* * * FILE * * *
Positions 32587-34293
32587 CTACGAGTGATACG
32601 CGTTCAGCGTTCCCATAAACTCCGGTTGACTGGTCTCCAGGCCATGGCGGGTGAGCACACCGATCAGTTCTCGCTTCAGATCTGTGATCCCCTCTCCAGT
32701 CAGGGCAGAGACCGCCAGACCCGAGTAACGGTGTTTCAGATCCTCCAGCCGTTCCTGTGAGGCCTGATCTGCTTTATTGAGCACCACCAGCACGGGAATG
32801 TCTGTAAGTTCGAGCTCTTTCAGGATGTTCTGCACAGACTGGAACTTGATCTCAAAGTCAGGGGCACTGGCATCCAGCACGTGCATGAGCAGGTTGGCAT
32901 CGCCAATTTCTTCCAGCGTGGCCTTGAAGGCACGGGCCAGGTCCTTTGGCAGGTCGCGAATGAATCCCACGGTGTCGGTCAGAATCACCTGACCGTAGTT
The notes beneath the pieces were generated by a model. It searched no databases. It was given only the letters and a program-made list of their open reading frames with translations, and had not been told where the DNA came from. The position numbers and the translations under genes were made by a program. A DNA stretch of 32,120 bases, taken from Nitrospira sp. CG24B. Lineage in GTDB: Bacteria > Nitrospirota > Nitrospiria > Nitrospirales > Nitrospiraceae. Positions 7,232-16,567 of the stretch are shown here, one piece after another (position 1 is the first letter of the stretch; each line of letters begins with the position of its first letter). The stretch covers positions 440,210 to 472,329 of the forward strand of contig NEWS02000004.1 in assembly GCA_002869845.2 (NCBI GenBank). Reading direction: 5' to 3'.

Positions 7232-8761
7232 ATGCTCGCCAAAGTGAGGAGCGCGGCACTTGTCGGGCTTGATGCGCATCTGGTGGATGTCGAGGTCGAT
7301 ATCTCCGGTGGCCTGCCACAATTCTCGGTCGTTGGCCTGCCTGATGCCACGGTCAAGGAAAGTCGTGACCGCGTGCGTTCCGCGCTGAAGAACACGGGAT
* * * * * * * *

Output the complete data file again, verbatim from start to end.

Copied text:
Positions 32587-34293
32587 CTACGAGTGATACG
32601 CGTTCAGCGTTCCCATAAACTCCGGTTGACTGGTCTCCAGGCCATGGCGGGTGAGCACACCGATCAGTTCTCGCTTCAGATCTGTGATCCCCTCTCCAGT
32701 CAGGGCAGAGACCGCCAGACCCGAGTAACGGTGTTTCAGATCCTCCAGCCGTTCCTGTGAGGCCTGATCTGCTTTATTGAGCACCACCAGCACGGGAATG
32801 TCTGTAAGTTCGAGCTCTTTCAGGATGTTCTGCACAGACTGGAACTTGATCTCAAAGTCAGGGGCACTGGCATCCAGCACGTGCATGAGCAGGTTGGCAT
32901 CGCCAATTTCTTCCAGCGTGGCCTTGAAGGCACGGGCCAGGTCCTTTGGCAGGTCGCGAATGAATCCCACGGTGTCGGTCAGAATCACCTGACCGTAGTT
The notes beneath the pieces were generated by a model. It searched no databases. It was given only the letters and a program-made list of their open reading frames with translations, and had not been told where the DNA came from. The position numbers and the translations under genes were made by a program. A DNA stretch of 32,120 bases, taken from Nitrospira sp. CG24B. Lineage in GTDB: Bacteria > Nitrospirota > Nitrospiria > Nitrospirales > Nitrospiraceae. Positions 7,232-16,567 of the stretch are shown here, one piece after another (position 1 is the first letter of the stretch; each line of letters begins with the position of its first letter). The stretch covers positions 440,210 to 472,329 of the forward strand of contig NEWS02000004.1 in assembly GCA_002869845.2 (NCBI GenBank). Reading direction: 5' to 3'.

Positions 7232-8761
7232 ATGCTCGCCAAAGTGAGGAGCGCGGCACTTGTCGGGCTTGATGCGCATCTGGTGGATGTCGAGGTCGAT
7301 ATCTCCGGTGGCCTGCCACAATTCTCGGTCGTTGGCCTGCCTGATGCCACGGTCAAGGAAAGTCGTGACCGCGTGCGTTCCGCGCTGAAGAACACGGGAT